Last night, John McCain and Barack Obama put Iran firmly back in the "Axis of Evil" as far as future US policy is concerned - although at least Obama would talk to the Iranians before bombing them.
I find myself at odds with most opinion about last night's Presidential foreign policy debate. I didn't think Barack Obama showed himself well, but maybe that's because I'm used to seeing Republicans play freely with the facts while I expect more from Obama. Yet both seems to equally prefer a constructed narrative on Iran over the opinions of experts.
McCain's contention that "the Iranians continue on the path to the acquisition of a nuclear weapon as we speak tonight" Obama agreed wholeheartedly with, saying that "have gone from zero centrifuges to 4,000 centrifuges to develop a nuclear weapon". Both thereby ignored a recent International Atomic Energy Agency report that said they've found no smoking gun for a current Iranian weapons program, that any program that did exist was cancelled years ago and in any case was only in its earliest stages, and that no nuclear material can be diverted to weapons production without the Agency knowing about it. They also ignored the most recent National Intelligence Estimate on Iran, which said exactly the same things.
Then there was McCain's claim that "the Iranians are putting the most lethal IEDs into Iraq". Obama should have challenged that. The last time the US military tried to trot out "proof" for this claim, it was so laughably inadequate that even Bob Gates and then Chair of the Joint Chiefs General Pace refused to embrace it. Since then, repeated promises to provide new proof have failed to materialize.
And finally, McCain made a possibly-Freudian slip when he labeled the Revolutionary Guards as the Republican Guards (after all, who knows theo-crazies like Republicans?) and said that they trained "special forces' in Iraq who were killing US soldiers. Obama backed him up 100%, saying "I believe the Republican Guard of Iran is a terrorist organization". It's the first regular military force ever to be so designated.
Again, there's a long way to go to prove that's actually the case - a lot of the 'evidence' is based upon interrogations, and we know how 'enhanced interrogation' gets such marvellously reliable evidence - and even casualty figures attributed to those groups have been dubious to say the least too. That the IRGC is actively involved in training Iraqi militias is probably the most reliable of the narratives both agreed to on Iran - but neither said outright that the bulk of those militias belong to Maliki's allies, the ISCI and Badr factions of pro-Iranian Shiites.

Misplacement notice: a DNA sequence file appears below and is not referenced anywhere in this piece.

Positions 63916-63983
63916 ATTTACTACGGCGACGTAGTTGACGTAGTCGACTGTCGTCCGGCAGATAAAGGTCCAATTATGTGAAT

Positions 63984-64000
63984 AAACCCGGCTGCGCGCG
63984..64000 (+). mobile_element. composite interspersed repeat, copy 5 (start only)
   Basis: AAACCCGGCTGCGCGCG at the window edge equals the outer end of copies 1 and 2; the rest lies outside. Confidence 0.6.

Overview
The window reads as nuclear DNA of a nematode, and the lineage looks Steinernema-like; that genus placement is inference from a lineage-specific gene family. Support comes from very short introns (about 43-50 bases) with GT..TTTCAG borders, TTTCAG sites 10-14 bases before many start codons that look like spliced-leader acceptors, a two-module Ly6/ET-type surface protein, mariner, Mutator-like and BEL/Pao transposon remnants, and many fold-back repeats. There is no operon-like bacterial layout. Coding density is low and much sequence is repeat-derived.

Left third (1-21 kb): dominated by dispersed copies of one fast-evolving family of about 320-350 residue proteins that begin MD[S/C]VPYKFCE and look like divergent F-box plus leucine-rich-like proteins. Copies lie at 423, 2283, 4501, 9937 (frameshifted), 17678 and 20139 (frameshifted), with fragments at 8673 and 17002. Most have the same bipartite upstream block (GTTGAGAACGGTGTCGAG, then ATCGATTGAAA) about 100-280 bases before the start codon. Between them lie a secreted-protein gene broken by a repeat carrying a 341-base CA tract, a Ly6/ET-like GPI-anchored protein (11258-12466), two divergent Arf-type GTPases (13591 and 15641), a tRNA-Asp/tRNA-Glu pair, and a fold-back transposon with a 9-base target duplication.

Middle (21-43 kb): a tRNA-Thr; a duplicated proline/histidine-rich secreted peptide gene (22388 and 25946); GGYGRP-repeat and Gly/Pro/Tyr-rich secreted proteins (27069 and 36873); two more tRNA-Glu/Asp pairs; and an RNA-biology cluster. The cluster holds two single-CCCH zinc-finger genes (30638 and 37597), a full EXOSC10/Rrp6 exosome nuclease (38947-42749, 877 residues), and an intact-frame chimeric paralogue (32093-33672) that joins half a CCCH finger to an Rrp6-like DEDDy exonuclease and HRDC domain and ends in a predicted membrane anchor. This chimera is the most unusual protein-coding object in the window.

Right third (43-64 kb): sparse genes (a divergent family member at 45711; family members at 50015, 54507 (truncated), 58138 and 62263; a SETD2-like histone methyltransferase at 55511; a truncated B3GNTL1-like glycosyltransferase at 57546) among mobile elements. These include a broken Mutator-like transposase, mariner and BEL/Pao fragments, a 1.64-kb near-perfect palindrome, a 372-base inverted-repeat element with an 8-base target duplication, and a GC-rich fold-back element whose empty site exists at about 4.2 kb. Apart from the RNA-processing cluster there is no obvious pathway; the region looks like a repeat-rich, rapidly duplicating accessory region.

Obama at least got that part right:
ironically, the single thing that has strengthened Iran over the last several years has been the war in Iraq. Iraq was Iran's mortal enemy. That was cleared away. And what we've seen over the last several years is Iran's influence grow.
But it still worries me that, after all the kerfuffle about whether or not he would talk to Iran "without preconditions", the end results of any talks not going America's way would be an eventual attack. No question about it.
Senator McCain is absolutely right, we cannot tolerate a nuclear Iran. It would be a game changer. Not only would it threaten Israel, a country that is our stalwart ally, but it would also create an environment in which you could set off an arms race in this Middle East.
Back to my first misgiving: what nuclear weapons? But isn't it also true that if an Iranian bomb would trigger a regional arms race then the already real and actual Israeli bomb must have already triggered one too? Yet Israel's nuclear weapons weren't mentioned at all, by either candidate. Every other nation in the regions says its a problem that must be addressed, but somehow it never is.
John McCain came out ahead on points as the most belligerent saber-rattler on the stage last night, but it was close.
A massive thank you goes to the industrious Heather, who works hard in the backroom bringing us all video clips.